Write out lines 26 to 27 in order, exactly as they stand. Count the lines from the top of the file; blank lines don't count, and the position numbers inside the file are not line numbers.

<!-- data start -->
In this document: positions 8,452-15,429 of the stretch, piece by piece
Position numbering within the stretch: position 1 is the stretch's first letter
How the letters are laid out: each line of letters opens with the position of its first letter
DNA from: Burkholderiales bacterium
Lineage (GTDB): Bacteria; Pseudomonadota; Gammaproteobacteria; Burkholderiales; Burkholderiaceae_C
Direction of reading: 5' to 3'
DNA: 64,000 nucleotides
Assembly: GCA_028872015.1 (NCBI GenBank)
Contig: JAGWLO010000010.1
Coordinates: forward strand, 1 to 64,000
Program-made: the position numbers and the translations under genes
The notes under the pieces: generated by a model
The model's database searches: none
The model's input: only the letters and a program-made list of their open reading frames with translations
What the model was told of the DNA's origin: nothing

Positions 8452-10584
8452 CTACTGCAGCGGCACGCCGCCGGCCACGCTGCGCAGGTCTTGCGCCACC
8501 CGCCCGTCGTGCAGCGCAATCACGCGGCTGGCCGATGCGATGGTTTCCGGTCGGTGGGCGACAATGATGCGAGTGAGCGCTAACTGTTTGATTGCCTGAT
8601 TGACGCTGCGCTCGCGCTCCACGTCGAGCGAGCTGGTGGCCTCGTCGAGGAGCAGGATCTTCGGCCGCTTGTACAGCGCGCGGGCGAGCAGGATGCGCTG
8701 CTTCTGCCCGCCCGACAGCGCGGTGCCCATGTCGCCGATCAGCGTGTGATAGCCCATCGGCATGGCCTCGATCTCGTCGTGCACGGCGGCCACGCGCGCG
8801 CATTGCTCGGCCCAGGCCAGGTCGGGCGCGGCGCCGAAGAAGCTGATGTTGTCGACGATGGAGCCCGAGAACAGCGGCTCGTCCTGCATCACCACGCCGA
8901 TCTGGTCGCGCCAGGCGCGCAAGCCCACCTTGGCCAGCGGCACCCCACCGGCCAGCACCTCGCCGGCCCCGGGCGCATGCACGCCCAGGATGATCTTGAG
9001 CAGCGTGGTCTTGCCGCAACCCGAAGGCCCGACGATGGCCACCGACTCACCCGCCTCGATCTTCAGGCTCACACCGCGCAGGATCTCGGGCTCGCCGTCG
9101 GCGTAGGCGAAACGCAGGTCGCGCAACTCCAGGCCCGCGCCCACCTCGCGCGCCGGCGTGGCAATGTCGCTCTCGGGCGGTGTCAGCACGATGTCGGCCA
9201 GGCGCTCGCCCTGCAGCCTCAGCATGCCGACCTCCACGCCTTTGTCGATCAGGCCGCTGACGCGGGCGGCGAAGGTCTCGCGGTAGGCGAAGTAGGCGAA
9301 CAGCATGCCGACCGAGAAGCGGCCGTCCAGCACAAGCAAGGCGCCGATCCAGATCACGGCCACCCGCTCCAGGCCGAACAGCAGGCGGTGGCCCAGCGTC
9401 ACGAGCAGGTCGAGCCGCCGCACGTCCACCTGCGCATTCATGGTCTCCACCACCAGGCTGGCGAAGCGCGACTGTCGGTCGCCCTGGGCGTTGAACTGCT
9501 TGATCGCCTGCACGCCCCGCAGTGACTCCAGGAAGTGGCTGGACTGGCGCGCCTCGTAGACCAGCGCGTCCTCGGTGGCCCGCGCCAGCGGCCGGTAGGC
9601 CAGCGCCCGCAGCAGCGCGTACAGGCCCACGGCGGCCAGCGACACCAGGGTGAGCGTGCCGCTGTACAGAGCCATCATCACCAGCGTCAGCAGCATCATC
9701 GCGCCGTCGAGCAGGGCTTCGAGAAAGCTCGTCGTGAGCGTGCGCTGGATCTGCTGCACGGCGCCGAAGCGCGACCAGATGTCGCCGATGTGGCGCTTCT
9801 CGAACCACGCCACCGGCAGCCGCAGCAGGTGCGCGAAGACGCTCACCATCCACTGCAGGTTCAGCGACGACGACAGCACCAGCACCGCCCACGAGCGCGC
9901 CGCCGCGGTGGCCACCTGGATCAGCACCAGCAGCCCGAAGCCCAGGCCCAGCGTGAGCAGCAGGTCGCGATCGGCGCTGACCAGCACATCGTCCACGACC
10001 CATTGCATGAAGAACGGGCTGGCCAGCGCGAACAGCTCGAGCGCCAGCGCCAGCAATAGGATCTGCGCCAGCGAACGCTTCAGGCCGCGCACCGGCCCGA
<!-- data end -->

9301 CAGCATGCCGACCGAGAAGCGGCCGTCCAGCACAAGCAAGGCGCCGATCCAGATCACGGCCACCCGCTCCAGGCCGAACAGCAGGCGGTGGCCCAGCGTC
9401 ACGAGCAGGTCGAGCCGCCGCACGTCCACCTGCGCATTCATGGTCTCCACCACCAGGCTGGCGAAGCGCGACTGTCGGTCGCCCTGGGCGTTGAACTGCT